C bought a new lawnmower last week, so I told him I was bringing home a foster kitten. Seemed a perfectly reasonable negotiation to me.
Okay, so prior to this C and I had discussed that I’d like to help out with crazy kitten season at the shelter and perhaps foster a couple of bottle feeders or something else small that could be kept in the bathtub. And, well, all the bottle feeders were taken by the time I was ready, but J asked if I would take home a four-month-old kitten with a cold. Isn’t that the way of it, always just a little more than you had planned on taking on? Oh well, apparently “Mooseta” was a real love bug with a monster purr motor.
Yes, her official shelter name is Mooseta (WCAC ID: 105003). Apparently she was named Moose before they realized she had girl parts and some felt that she needed a feminine name. We call her Moo Shoo ‘cause I was never going to remember how to say her shelter name without getting all tongue tied.
As I sat with her that first afternoon and she licked my face, a new name became apparent: Kissy Kitty. I haven’t had that good of an exfoliation treatment in a couple of years. And with the biscuit-making and soft kitten head-butts, I came up with the brilliant idea of kitten spa treatments … after all, they have those fish that nibble on your feet for a kinky pedicure.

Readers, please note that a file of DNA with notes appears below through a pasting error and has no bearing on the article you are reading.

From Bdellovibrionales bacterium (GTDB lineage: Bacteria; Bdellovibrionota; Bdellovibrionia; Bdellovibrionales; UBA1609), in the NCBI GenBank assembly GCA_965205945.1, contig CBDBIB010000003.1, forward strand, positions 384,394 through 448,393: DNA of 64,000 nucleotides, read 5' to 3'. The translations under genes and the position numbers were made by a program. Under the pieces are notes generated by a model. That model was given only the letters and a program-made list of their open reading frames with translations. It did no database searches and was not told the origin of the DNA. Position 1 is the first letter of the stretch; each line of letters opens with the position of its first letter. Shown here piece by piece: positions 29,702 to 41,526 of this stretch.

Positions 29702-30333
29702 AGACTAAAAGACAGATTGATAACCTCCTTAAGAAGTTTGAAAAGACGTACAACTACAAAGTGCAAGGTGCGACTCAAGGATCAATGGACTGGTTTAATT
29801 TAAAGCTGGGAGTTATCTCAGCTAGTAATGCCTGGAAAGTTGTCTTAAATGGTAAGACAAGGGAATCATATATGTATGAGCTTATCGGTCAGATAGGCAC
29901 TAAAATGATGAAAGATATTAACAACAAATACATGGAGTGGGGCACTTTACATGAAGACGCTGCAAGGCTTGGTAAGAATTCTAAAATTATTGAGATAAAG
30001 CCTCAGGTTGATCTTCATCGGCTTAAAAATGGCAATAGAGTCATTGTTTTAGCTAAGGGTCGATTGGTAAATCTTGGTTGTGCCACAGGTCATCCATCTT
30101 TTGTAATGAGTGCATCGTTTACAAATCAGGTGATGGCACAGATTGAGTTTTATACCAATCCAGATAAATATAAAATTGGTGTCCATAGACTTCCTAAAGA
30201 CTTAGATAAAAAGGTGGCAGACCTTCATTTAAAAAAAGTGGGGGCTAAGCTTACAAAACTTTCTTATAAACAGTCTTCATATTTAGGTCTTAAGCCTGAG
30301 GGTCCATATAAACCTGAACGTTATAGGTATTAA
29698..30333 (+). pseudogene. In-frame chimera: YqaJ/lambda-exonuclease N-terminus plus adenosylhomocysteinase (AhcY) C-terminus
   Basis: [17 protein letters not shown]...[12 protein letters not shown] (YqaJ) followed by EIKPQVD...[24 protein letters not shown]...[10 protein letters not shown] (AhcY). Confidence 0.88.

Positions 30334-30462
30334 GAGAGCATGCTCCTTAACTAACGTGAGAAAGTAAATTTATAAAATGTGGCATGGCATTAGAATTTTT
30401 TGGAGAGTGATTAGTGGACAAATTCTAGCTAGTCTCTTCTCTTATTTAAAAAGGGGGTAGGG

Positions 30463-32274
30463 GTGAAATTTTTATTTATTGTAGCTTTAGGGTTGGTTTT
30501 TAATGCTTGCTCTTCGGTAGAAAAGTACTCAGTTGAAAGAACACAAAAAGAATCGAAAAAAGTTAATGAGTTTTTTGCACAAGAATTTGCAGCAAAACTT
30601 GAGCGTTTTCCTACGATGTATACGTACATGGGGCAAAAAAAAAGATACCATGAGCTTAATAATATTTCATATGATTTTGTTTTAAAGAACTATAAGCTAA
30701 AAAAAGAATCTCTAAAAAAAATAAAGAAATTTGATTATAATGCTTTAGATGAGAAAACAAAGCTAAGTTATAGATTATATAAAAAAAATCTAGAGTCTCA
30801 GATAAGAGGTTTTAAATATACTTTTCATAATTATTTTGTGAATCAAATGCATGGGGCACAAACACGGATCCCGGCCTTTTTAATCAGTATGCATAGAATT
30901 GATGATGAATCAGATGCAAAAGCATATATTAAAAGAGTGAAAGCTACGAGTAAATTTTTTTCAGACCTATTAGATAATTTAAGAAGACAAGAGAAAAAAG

One drawback: a kissy kitty with a cold means you will be sneezed on, in the face. Thank goodness she can’t give her cold to me.
Also, she HATED being sequestered in the bathroom. I began to think I had been sent home with a puppy. She mewed and carried on like we were torturing her. She climbed up on the sink and then the towel bar so she could rattle the door and screamew! We finally just let her roam the house. She follows us around some, but also has that independent catitude and will be gone for long periods of time.
I have found most of her hiding places.
There will be more stories to tell, but I will stop with this little introduction for now. We are fostering her and as soon as she gets over her cold she will be available for adoption through the Wake County Animal Center (WCAC). In the meantime, check out all the great dogs, cats, rodents, etc. looking for their furever homes by clicking on this link.
Also, you too can help by becoming a WCAC foster family. Click here for more information and to fill out an application.